Sri Lanka is a multi-religious and multi-ethnic nation, with more than a quarter of the population following faiths other than Buddhism, notably Hinduism, Christianity and Islam. The Sinhalese community forms the majority of the population, with Tamils, who are concentrated in the north and east of the island, forming the largest ethnic minority.
The natural beauty of Sri Lanka’s tropical forests, beaches and landscape, as well as its rich cultural heritage,
make it a world famous tourist destination. Since 1983, there has been on-and-off civil war, predominantly between the government and the Liberation Tigers of Tamil Eelam (LTTE, also known as the Tamil Tigers), a separatist militant organization who fight to create an independent state named Tamil Eelam in the North and East of the island. This fertile nation is a visual treat and a political nightmare.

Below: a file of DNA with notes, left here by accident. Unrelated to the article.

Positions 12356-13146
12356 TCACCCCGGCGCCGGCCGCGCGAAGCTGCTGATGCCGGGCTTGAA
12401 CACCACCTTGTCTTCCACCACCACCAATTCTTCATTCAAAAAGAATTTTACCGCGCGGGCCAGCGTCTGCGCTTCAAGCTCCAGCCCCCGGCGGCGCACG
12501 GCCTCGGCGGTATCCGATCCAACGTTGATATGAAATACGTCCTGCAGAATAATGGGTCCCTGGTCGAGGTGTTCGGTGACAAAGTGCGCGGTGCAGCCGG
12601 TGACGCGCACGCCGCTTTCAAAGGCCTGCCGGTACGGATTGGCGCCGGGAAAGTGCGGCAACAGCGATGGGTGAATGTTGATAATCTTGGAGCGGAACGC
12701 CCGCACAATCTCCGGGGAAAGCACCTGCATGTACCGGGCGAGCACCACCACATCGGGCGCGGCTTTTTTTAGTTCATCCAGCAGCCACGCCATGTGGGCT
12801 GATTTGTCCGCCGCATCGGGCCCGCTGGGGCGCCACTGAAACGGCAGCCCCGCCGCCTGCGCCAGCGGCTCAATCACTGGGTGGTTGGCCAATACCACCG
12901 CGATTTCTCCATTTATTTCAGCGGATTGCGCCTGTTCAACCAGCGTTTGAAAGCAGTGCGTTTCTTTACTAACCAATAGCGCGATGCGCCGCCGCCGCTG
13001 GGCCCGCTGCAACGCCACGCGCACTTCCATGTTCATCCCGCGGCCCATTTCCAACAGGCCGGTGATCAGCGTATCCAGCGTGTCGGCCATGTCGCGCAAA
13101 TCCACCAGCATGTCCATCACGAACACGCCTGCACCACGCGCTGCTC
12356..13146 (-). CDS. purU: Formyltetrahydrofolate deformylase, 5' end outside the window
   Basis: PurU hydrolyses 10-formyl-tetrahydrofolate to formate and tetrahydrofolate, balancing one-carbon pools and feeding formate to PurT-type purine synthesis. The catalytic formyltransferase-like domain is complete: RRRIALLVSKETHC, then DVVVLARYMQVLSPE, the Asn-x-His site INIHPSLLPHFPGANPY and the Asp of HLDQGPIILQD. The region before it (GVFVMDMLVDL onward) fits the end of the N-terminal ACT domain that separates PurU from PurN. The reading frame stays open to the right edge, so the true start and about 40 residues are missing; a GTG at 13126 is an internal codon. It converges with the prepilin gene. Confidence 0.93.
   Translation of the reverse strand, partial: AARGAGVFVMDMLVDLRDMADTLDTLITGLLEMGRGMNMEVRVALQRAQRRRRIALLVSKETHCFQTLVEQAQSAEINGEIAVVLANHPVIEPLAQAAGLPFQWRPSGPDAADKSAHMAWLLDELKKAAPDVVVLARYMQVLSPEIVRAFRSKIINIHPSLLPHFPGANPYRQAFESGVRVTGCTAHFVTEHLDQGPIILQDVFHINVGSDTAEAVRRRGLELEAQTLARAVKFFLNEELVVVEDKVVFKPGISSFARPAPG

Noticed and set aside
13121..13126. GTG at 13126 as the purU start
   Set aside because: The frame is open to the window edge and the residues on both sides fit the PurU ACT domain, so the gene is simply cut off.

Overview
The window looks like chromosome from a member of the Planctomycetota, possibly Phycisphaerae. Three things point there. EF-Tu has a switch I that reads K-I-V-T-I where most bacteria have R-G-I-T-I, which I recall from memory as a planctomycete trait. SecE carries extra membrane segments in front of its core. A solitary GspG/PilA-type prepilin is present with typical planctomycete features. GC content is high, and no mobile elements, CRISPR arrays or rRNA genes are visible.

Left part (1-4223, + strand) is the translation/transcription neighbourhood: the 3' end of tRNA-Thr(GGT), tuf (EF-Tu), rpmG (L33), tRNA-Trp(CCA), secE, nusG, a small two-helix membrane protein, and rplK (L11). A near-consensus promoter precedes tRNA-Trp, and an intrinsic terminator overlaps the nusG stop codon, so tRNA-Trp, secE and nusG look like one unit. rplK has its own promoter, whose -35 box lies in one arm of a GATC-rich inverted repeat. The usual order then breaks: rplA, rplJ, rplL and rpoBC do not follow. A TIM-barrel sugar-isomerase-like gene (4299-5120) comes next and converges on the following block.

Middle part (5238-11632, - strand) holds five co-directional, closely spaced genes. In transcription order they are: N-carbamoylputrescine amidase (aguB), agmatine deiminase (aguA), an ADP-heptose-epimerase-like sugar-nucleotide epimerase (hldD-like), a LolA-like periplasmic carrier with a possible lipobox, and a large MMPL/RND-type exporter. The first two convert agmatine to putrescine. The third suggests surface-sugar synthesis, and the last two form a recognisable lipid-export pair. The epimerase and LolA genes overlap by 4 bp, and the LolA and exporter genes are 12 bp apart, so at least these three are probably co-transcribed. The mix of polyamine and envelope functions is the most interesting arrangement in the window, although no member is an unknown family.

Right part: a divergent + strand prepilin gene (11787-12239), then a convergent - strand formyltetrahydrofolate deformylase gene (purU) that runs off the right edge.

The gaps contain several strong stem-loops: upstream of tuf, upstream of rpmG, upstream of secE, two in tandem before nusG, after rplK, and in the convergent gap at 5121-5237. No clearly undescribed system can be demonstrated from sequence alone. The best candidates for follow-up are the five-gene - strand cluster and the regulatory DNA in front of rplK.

Homosexuality is illegal in Sri Lanka. Punishment ranges from a fine to 10 years in prison. In certain situations, cross-dressing is tolerated. Since the 1990s their have been public efforts made to advance the rights of LGBT Sri Lankans. Despite the homophobic environment, in 1995, Companions on a Journey was founded by a group of LGBT Sri Lankans to advance LGBT human rights. It was later joined by the Womens Support Group and Equal Ground. The organizations have organized conferences, yearly pride festivals, promoted AIDS-HIV education and lobbied for LGBT civil rights, especially the reform of the anti-gay criminal law.
Read the story about gay Sri Lanka